2010-11-22

Oldbike: Why won’t you start?!?


The first thing on my list of things to do with the bike is to get it running.  Once that has been accomplished, I can start to work on the other details, but I want to hear it run first.  So after charging the battery (which the previous owner said was new this year) I reinstalled it and turned the key to the on position checked to make sure the transmission was in neutral held in the clutch and hit the starter.  Nothing happened, no clicking, no attempt at all by the starter to turn the engine over.  The headlight, which was shining brightly, did not dim when I hit the starter either.  So on to the next attempt, the kick starter, after a couple of kicks nothing came to life so that was disappointing but not surprising.  I did buy a bike that the previous owner did say didn’t run, but sometimes you can’t help but hope that it is something very simple.

My first suspect is the starter, because it didn’t work so my first order of operations is to bench test the starter, once I do that I can see if it is functioning or not.  My hope is that the starter is bad mainly because I can rebuild that for pretty cheap, and then I don’t have to worry about tracking down any sort of wiring issues.  So the first thing that I did was take out the starter, my plan being that I would take it to an auto parts place and have them test it out.  So I took the starter out which went off without a hitch except for having to remove the cam chain tensioner in order to get the clearance to remove the starter.  When I read in my Clymer that I would have to do this I was worried that it would be a hassle (like my SV650s were) but it was a simple mechanical process with no springs only a adjuster screw and a lock nut, soooo nice!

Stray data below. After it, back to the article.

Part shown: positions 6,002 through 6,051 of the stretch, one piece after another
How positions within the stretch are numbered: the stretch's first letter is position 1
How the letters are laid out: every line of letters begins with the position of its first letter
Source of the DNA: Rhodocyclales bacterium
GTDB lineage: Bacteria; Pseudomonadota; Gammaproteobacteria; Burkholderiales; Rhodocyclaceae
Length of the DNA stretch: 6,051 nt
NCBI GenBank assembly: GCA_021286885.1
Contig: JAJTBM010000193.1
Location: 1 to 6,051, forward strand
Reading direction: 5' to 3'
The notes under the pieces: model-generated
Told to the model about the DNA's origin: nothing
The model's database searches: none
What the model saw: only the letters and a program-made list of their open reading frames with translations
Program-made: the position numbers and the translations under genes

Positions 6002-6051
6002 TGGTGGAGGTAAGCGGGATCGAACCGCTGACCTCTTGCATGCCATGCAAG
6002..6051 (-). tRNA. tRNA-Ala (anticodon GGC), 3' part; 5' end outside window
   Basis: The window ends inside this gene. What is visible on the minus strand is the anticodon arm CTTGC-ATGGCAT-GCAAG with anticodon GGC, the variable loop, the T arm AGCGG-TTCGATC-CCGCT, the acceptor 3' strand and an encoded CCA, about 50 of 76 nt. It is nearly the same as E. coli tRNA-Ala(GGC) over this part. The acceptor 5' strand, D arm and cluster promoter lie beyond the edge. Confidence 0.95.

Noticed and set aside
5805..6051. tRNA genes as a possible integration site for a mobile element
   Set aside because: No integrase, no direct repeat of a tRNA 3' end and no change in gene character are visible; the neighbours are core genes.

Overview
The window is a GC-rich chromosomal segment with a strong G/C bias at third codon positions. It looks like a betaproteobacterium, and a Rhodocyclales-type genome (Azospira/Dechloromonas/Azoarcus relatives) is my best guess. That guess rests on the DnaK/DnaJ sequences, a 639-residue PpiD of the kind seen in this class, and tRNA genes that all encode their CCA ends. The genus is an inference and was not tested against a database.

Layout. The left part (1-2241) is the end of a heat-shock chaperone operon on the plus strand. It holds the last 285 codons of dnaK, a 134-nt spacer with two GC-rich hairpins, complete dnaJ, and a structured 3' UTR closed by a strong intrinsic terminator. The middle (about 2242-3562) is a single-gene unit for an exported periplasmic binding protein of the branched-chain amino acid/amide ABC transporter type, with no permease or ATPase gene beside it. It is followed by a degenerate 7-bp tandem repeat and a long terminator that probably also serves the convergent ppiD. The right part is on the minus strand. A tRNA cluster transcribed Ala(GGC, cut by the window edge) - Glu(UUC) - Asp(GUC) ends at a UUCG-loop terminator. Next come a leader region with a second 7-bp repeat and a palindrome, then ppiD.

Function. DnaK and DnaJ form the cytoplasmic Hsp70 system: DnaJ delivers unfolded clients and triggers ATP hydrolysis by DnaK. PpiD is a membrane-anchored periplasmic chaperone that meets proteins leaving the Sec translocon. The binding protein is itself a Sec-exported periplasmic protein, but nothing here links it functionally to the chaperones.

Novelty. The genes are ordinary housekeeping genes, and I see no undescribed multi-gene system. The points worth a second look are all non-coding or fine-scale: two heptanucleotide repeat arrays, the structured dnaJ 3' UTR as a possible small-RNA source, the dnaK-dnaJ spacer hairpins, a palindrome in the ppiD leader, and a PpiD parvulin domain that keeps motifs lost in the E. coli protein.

What I didn’t realize with my only experience being with automotive starters is that the solenoid is not attached to the starter; rather, it is on the frame of the bike.  So as soon as I get time I will re-install the starter and then I can jumper the batter directly to the solenoid and see if the starter engages that way which would narrow the problem down to the solenoid or the starter before the starter shows no life.  If it kicks over then I have to find the fault in the wiring.  I did do a cursory check of the wires running to and from the starter switch and the clutch safety switch into the wiring harness and they appeared to be fine.

The second suspect is the carburetors mainly because it’s a 31 year old bike and there has got to be some varnishing going on in there.  You would think that if the ignition system is working and the bike was getting fuel I would be able to kick start it, but there was no life.  I have already torn into one of the carbs which I would have done either way to be thorough (my next posting will be on the carbs)  I am hoping to find some clogged pilot jets that would be keeping the engine from being able to idle.  If there are no carb issues, then I am going to have to look into the ignition system such as the points and condenser (which I know nothing about) as well as the plugs and the spark plug wires.  Hopefully my first two suspects are the one or both of them that are the guilty party and I will have a running bike shortly so the fun stuff can start!

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